‘Government has a strategic choice to make about the future role of grant funded social housing, which has historically been used as a counter-cyclical demand tool. This also brings into question the role that may be played by direct delivery measures across all tenures either at a central, regional or local government level.’
Build to let also presents opportunities for acyclical investment at scale and the link with pre-manufacturing is already evident in Legal & General’s investment in the largest modular construction factory in the world in Yorkshire.
If innovation in construction comes from the rented sectors it may eventually influence the models of the rest of the hosuebuilding industry. However, the report concludes that it is ‘unlikely that large scale innovation will start in the volume housebuilder market’.
The report is published at a time when the government is already moving in the same direction. The previous obsession with home ownership has been toned down in favour of a balance of different tenures and the £5 billion loan and guarantee funds announced (and reannounced) at the Conservative conference include specific support for new methods of construction and build to let.
The big question is whether the government is really prepared for the implications of such a shift. It’s true that homes for sale can also use new methods of construction – but they do not offer certainty to offsite manufacturers and blocks of apartments also rely on forward funding via sales to buy to let and overseas investors.
The temptation will be to rely mostly on build to let as a way to deliver more homes without a direct cost to government that could also offer better, more secure homes to tenants.
Social housing will require investment upfront and increased borrowing but that will be justified in terms of construction innovation as well as housing need. And, as John Perry argues, it can also offer a route to home ownership via the right to buy or rent to buy.
So far, so good, but there are some caveats. Some have quibbled with some of the data used in report: for example, the government’s ‘ambition’ of a million homes is not very ambitious at all because it is based on the net supply of homes.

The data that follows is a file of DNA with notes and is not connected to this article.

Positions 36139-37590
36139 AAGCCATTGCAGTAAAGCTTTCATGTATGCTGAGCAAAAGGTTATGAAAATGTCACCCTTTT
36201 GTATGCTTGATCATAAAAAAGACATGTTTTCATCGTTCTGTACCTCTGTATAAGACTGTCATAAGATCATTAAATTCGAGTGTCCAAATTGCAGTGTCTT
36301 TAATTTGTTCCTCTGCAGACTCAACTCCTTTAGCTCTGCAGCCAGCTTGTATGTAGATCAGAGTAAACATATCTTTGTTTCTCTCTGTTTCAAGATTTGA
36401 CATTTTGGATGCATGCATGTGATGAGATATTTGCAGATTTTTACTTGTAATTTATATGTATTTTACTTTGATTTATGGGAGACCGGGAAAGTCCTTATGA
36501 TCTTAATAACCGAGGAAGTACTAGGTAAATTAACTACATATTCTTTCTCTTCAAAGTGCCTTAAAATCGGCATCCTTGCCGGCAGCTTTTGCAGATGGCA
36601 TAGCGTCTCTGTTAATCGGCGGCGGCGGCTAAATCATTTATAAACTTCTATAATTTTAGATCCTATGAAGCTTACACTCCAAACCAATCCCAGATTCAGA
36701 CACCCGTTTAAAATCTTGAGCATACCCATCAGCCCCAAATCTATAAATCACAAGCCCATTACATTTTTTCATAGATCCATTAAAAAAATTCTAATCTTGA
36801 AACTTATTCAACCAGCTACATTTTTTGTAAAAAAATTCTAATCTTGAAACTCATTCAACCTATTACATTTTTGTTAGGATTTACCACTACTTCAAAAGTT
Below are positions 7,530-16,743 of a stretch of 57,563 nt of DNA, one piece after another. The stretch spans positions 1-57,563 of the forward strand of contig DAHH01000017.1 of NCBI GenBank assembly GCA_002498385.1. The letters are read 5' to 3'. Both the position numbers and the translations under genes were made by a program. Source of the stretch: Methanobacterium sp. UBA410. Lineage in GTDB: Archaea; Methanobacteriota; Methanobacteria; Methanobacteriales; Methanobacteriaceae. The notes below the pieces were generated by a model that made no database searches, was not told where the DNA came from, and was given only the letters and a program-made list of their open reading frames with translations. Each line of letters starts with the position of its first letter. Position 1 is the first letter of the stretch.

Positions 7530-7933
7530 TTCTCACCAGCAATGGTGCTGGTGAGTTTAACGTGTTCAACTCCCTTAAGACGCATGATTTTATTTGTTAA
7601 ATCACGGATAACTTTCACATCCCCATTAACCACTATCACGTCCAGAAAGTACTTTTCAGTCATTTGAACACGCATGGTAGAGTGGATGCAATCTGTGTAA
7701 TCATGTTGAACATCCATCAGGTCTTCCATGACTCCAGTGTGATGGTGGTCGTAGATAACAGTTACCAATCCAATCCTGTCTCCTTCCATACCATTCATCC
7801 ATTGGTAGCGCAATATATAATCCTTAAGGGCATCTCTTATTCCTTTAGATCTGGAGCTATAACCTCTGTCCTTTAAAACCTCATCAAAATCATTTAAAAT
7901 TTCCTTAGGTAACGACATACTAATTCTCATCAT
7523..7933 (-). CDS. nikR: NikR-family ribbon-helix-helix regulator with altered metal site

And we’ve been here before. First, no matter how pre-manufactured they are, something else is needed for homes too. If I had a fiver for each time someone’s called for homes to be built using modern methods of construction I’d be doing very nicely. As John Prescott discovered with his £60,000 house competition, the cost of construction is minor next to the cost of the land it occupies.
That’s perhaps why so much emphasis is being put on public land in the latest government programmes. However, public land is a finite resource and so far ministers have shown little inclination to take the obvious next step: the acquisition of agricultural land at or close to existing use value to create more of it. New towns or urban extensions led by development agencies or local authorities could finance the infrastructure from the value uplift and offer plots to builders as in many other European countries.
Second, prefabrication is not in itself a panacea. In the 1960s big construction companies sold the government a vision of homes that could be built quickly and cheaply using new system building techniques imported from Scandinavia. But prefabricated components still need to be assembled properly on site. That dream became a nightmare at Ronan Point.
However, in making the case for innovation in construction this report makes an equally powerful one for housing and tenure diversity and it does not come from one of the usual suspects. If the government is serious about housing that works for everyone it should take heed.